Ed Bilodeau

<< Back to Home

This weblog had moved: http://www.coolweblog.com/bilodeau/

# Notice (Oct 19/05): So ends my stay here on Blogger. This morning Google implemented an anti-spam 'feature' that forces me to answer a challenge phrase when I want to post to my own blog. No notice of the change, nothing. Worse is that it doesn't even work! I type the phrase, submit, "An error occured", post deleted. Damn you, Google. Chances are I will revive my blog somewhere else, sometime soon. I'll post the new coordinates here as soon as they become available. (BTW, I'm unable to post anything to my RSS stream, so I'd appreciate it if readers could spread the word and ask people to take a look at this notice)

Update (Oct 19/05, ~noon): After a frustrating few hours (and not just trying out alternatives to Blogger), I've decided that this is a good time to take a break from all this. A day? A week? Who knows. But I need to step away from it before I pass a heavy magnet over the whole mess.

Update 2: According to this post, the reason I'm seeing the CAPTCHA (challenge phrase) is that Blogger has classified my blog as spam. Thanks. User for five years and now I'm spam. I searched the Blogger site, but there is no mention of how to get the spam flag turned off. There is also no way of contacting anyone at Blogger. Wow. Spam they say I am, so spam I must be. Maybe it is time to take a break.

Wednesday, January 12, 2005

Knowledge management—Past and future : This piece by Alan Pelz-Sharpe and Chris Harris-Jonesin the January 2005 issue of KM World is positioned as a 'state of KM' article. Given that the magazine's byline is 'content, document, and knowledge management', you can see that this isn't what everyone would be considered a KM mag, despite the name. Anyway, on with the quotes:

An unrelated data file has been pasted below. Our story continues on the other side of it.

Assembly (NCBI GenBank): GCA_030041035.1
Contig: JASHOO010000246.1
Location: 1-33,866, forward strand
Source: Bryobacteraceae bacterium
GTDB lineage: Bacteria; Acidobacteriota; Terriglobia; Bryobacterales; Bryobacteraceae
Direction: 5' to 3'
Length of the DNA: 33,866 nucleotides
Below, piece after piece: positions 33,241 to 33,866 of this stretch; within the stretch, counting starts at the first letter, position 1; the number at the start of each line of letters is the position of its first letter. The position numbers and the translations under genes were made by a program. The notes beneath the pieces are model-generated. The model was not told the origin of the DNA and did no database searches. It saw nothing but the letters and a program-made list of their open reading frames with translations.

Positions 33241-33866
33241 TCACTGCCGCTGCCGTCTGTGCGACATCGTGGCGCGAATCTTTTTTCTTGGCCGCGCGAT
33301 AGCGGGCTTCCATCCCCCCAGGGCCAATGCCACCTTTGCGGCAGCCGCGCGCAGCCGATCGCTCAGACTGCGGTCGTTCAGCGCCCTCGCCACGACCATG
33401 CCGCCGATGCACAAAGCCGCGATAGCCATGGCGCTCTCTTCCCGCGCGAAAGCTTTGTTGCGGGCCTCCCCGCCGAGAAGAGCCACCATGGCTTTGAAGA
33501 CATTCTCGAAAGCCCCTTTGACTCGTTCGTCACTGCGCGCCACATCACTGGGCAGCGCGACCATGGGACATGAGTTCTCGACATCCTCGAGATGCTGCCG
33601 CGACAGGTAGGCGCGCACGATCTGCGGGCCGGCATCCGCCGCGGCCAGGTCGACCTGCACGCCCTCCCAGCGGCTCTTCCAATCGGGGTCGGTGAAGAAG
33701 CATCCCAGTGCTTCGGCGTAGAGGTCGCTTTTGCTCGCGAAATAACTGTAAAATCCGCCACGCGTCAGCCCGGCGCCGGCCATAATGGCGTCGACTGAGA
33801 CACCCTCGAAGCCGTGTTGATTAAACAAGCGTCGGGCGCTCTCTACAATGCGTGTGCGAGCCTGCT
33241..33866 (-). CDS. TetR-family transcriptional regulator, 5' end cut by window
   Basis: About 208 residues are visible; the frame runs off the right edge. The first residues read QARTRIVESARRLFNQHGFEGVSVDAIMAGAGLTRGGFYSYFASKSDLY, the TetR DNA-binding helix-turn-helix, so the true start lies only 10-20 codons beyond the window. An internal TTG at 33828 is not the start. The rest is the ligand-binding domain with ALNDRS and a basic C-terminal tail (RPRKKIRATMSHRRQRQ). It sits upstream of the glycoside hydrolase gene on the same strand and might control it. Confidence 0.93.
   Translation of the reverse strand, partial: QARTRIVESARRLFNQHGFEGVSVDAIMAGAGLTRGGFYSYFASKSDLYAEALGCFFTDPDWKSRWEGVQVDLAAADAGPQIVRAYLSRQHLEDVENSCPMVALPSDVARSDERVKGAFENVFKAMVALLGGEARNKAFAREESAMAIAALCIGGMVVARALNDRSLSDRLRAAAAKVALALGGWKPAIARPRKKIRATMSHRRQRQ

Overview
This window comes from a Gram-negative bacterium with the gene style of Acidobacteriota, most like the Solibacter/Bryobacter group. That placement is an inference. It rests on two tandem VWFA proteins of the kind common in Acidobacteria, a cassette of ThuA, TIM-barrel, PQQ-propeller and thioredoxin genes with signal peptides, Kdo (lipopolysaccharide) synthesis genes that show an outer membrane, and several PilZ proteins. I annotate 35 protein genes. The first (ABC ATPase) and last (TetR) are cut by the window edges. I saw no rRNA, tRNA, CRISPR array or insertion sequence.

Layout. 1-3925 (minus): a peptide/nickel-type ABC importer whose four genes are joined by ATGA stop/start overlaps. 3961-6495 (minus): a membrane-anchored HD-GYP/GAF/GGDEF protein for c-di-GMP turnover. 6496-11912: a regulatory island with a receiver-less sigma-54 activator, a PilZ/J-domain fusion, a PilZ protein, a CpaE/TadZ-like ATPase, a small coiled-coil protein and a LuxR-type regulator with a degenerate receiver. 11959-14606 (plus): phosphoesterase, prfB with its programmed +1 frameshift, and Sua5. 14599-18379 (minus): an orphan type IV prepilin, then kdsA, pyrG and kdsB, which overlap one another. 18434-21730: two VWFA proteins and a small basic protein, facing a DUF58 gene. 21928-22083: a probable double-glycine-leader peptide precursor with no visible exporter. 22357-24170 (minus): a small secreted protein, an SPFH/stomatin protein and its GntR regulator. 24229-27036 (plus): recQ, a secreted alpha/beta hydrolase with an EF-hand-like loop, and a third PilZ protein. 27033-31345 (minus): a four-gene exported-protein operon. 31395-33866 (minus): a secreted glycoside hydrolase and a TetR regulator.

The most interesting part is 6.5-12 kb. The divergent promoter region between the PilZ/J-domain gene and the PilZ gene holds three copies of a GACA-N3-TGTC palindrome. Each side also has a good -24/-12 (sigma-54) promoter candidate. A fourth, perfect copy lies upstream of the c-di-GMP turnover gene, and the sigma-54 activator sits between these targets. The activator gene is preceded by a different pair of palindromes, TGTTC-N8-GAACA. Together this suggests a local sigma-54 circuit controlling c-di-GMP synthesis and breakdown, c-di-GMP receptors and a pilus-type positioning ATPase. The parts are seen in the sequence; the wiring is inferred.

We are not, as many seem to believe, moving at top speed toward a flatter, more open and democratic management style. Ask anyone who works in an outsourcing situation where things are headed, and he or she will tell you that it is back to strictly hierarchical working methods. I recently encountered an outsourcing center that measures how many workable minutes there are in the day and how many tasks they expect each worker to complete in the day, then reviews on a weekly basis the worker's performance by second or minute against each task. We may not like it, but the world of business is a complex and contradictory place.

While I do not doubt that nightmareish work environments such as these exists, I'm still a long way from throwing in the towel and accepting them.
We expect to see over the next 18 months the re-emergence of KM in the workplace. In many instances, it will not be labeled as KM, and the term information management will come more and more to the fore.

When KM was allthe rage, information management rebranded itself as KM. If this trend reverses itself, as suggested here, it will be a good thing for IM and KM both.
Again to quote my colleague Eric Woods, “Knowledge management should reinforce the need for human values in an increasingly automated world." That is true, but cynicism and the relentless drive to reduce costs is more likely to be the key driver over the foreseeable future.

Fortunately, as an academic, it is my responsibility to work towards a world as it should be, and not settle for the one that is.